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Most photographers, experienced or learning, seem to concentrate on two major elements when it comes to photography: light and gear. Both are essential and complement each other. You can get away with bad gear if you have good light, and you can shoot in low light if you have good gear. But nobody seems to be talking about shadows these days and I believe most photographers tend to forget their importance in what makes a good photograph.
First of all, shadows should not be viewed as patches of absent light. They are just as important as light, because they shape it and draw attention to it. Mastering those counts just as much as knowing how to use light. This sounds scary, especially for amateurs who would do anything to have as few shadows as possible in their photos.
But they can create amazing effects in photography and if you use them correctly, they will work in your favor.
Besides revealing form, shadows show texture. But, if you want to show texture rather than form, you will have to get closer to your subject. A stronger shadow will make textures more visible, so look for a low horizon sun, or if you use artificial lighting, use a bare flash.
Points of interest
Shadows can be successfully used, just like light, to bring something to attention in a photograph. For example, if you shoot a portrait and want to focus the attention on the eyes, you can use shadows to darken everything else. This kind of dramatic lighting creates a powerful visual impact and it’s a great way to focus the viewer’s interest where you want.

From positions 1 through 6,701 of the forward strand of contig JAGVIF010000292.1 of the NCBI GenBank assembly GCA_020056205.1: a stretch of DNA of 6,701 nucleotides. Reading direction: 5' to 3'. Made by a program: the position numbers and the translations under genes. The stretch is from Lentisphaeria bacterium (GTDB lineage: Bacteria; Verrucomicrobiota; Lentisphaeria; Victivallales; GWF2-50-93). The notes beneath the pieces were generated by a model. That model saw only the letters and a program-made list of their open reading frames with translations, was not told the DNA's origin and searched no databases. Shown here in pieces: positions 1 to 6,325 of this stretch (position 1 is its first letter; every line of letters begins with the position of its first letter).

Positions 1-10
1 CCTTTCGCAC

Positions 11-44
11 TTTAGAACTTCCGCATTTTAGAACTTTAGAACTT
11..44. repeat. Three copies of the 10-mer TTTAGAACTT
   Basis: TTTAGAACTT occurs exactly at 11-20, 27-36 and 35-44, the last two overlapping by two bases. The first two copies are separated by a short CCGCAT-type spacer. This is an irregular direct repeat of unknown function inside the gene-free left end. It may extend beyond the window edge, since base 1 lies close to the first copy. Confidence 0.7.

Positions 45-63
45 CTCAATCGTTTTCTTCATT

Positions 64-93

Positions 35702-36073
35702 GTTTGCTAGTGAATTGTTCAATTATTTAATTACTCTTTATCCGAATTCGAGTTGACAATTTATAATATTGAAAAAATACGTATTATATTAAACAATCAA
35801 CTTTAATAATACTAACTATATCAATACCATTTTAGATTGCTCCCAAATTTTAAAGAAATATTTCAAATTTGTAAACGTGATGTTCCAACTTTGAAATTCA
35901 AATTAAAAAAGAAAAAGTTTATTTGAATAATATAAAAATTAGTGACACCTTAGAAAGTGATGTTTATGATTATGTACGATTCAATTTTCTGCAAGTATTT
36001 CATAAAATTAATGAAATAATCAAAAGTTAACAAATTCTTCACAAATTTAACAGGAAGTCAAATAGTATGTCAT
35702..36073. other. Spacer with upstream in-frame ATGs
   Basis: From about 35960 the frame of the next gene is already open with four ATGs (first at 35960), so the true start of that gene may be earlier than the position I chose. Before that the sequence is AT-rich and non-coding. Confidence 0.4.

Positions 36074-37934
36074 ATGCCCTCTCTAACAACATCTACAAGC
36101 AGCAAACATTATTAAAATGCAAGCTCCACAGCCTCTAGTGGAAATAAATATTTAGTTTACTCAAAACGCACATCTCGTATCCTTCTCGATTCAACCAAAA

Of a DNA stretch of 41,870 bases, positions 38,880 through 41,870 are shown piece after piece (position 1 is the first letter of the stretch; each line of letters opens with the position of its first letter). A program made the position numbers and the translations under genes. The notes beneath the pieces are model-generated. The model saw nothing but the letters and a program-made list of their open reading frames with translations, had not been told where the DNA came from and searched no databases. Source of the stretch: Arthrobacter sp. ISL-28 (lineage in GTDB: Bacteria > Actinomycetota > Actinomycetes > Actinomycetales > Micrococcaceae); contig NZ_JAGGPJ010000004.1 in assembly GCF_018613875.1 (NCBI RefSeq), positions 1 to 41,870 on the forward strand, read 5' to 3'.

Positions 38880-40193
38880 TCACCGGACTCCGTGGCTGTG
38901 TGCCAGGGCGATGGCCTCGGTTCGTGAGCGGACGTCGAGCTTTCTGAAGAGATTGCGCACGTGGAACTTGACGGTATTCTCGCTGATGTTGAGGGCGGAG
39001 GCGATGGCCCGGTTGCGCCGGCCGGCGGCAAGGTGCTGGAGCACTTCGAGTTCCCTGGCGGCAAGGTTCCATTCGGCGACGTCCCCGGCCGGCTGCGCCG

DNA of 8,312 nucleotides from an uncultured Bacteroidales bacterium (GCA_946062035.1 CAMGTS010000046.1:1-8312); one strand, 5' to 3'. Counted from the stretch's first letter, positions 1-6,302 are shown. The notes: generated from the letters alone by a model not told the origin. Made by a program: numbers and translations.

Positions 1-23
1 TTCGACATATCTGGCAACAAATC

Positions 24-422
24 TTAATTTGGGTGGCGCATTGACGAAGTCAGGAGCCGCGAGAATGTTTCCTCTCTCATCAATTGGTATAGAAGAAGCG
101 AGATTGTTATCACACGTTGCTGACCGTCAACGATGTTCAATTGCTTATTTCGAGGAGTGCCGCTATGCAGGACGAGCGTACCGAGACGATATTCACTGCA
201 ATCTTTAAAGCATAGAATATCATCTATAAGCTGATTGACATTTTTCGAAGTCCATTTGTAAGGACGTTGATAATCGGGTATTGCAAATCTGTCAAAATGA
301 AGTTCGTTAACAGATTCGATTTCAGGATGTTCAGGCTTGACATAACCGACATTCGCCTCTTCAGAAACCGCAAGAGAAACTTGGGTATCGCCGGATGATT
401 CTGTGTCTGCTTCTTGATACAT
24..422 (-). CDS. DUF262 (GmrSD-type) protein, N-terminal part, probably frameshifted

It’s one of the most important elements in creating powerful images. Contrast naturally produces a dramatic effect, and scientifically people are drawn to tonal contrast. It is basically the interplay of light and shadow. The more powerful the contrast, the stronger the lights and shadows will be and the more attention it will grab. However, because it is basically a relationship between the two elements, there has to be a certain balance, otherwise you end up with an overexposed image or too much shadow.
Shadows are very often used to reveal form. Take a look at the image bellow and image it without the shadows. If it had been photographed with the sun directly above, it would have probably presented little interest. Other good examples are photographs of silhouettes with a sunset background.
This is just the 101 of how shadows can help you creatively. Can they be your worst enemy sometimes? Definitely. But that all depends on your lighting skills as well. A good photographer knows where to put his lights and where to cast the shadows. Each serves a specific purpose and should have a positive contribution to the overall impact of an image, but you also shouldn’t forget that creatively using shadows can also be a part of personal style.